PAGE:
Students enjoyed the happiness in the story as well as recognising the thought provoking sad parts of the book. After the reading, they provided Mem with their opinions and luckily, but not surprisingly, all comments were positive. With recent work in class being based around life cycles this was a perfect story for them. Omar in 2F summed it up really well when he said that “the story turned sadness in to gladness”.
The other new book Mem shared with us, due for release a little later in the year, was ‘Roly Poly’. Roly Poly is a polar bear who gets a little brother he did not ask for. Many of the children could identify with this story about sibling rivalry. They particularly liked the illustrations which are actually photographs of toy polar bears that the illustrator Jane Dyer handmade using wool from her very own sheep. Lexie in 2W was excited when Mem pointed out that in one of the scenes in the book there is a small copy of ‘Time for Bed’, another of her books also illustrated by Jane. Lexie told Mem that she had a copy of the book at home and it was a favourite bedtime story.
On behalf of the Year 2 students and teachers I would like to thank Mem for, once again, spending some time with us in the Haslam Library. We feel very privileged to have a local author willing to do so. That is not to say that you have to be an award winning author to come and read. If you are a grandparent who enjoys sharing stories, please contact me via Email as I would like to organise some sessions involving a variety of readers.
During Term 2, students in Reception to Year 2 as well as Years 5 and 6 students entered a Premier’s Reading Challenge competition. Participants were asked to choose and read a STEM related book from the PRC.
Reception to Year 2 students listened to a picture book during their library lesson and created their own drawing linked to the topics discussed in the book. After choosing their own book to read the Year 5 students were asked to design an invention based on something from the book. This was set as a homework task. Similarly, the Year 6 homework task to fit the competition criteria was to design a poster which highlighted the STEM features of their chosen book.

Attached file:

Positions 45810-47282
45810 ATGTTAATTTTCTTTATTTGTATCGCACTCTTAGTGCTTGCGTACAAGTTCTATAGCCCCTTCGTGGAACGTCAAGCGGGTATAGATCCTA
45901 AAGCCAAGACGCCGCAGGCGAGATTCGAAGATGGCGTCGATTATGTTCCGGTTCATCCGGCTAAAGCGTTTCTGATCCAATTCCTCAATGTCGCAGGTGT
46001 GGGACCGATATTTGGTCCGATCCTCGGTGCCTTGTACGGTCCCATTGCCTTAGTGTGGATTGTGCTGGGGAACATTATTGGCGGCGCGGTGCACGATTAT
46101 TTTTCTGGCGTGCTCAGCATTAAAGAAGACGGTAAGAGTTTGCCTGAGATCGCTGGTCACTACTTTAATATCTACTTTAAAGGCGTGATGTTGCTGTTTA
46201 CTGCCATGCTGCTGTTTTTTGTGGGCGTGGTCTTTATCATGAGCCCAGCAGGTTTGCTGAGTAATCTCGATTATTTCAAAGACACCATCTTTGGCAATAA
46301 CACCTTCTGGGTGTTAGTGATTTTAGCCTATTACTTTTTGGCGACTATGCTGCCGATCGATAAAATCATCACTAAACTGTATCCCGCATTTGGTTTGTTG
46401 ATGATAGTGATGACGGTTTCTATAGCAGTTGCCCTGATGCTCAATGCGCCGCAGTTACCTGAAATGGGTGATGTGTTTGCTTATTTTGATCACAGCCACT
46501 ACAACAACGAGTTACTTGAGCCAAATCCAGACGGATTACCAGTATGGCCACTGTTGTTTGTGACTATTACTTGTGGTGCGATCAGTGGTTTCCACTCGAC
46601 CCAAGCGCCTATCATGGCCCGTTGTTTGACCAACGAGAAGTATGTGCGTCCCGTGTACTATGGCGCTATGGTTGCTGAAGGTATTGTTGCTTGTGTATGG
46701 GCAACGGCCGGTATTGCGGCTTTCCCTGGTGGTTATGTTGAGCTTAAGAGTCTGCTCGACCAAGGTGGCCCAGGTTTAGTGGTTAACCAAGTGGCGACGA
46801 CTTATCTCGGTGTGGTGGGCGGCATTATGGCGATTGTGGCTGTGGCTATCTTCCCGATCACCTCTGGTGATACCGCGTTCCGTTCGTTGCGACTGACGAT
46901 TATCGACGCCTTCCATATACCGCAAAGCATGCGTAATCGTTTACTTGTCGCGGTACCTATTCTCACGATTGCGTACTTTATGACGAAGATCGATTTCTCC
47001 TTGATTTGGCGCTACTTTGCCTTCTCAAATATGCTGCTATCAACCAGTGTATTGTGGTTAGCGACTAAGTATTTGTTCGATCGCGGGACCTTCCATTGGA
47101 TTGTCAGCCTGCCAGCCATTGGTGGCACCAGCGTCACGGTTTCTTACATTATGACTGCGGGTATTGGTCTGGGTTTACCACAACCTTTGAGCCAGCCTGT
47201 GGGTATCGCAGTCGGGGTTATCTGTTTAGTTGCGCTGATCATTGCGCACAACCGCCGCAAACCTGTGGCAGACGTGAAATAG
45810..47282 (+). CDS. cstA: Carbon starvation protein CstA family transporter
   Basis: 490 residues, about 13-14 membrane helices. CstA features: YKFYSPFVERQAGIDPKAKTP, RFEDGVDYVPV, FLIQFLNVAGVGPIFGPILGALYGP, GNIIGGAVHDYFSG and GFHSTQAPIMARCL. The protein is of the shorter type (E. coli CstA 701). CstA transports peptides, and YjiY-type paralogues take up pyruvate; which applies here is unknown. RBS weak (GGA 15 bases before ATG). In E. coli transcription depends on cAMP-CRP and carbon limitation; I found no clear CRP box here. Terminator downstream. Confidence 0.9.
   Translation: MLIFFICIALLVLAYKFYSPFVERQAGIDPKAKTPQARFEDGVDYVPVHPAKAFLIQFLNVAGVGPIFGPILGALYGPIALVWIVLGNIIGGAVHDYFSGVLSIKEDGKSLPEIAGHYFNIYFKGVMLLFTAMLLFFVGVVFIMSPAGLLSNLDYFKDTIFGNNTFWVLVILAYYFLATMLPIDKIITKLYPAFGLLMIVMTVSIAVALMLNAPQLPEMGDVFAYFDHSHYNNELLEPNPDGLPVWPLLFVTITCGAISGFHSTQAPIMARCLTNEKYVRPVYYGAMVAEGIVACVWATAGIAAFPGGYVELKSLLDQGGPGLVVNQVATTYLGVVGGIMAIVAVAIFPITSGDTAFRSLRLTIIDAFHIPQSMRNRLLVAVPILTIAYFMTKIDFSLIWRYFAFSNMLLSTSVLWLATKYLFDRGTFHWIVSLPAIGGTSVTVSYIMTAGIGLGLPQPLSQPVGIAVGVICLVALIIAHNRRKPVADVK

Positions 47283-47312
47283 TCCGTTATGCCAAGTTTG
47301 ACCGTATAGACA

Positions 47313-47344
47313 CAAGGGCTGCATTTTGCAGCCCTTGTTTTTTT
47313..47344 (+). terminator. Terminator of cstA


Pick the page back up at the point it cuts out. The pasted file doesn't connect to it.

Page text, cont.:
As a school we entered a total of 298 drawings and posters, and as a resulted we were rewarded for our efforts with a winner’s certificate and book prize for the most entries from any school. Mr Mark A. Williams, Manager of Premier’s Challenges visited our Assembly to share some other exciting news. Unfortunately, there were no winners in the R-2 category, but in the Year 5 competition Naite Johnson (Year 5 Wyvern) won first prize. He was congratulated for his invention of a ‘single mother seahorse carry bag’ inspired after reading ‘Seahorse’ by Greg Pyers. Naite was presented with a certificate, two books and a family pass to the Adelaide Zoo.
In the Year 6-9 category Westminster had two prize winners. Jeremy Shepherd was awarded a runner-up prize for reading the novel ‘Blueback’ by Tim Winton and designing a poster based around abalone conservation. He received a certificate, book and a gift card for Dymocks bookstore.
The winner was announced as being Ollie Mattinson. Ollie had chosen to read ‘How to bee’ written by Bren MacDibble and, after further research, had designed a poster about the life of bees and their importance to our environment. Ollie was presented with a certificate, two books and a family pass to the Adelaide Zoo.
As Teacher Librarians we were very pleased with the interest that the competition generated. Students were encouraged to read a different genre or style of book to what they might usually choose. Some students went on to read more books on their topic to extend their knowledge or simply started to browse around the Library for new options to read. Overall, the experience was a positive way to continue promoting reading and one that we feel we will open up to all Prep students next year.
Julia Baldwin and Sara Mori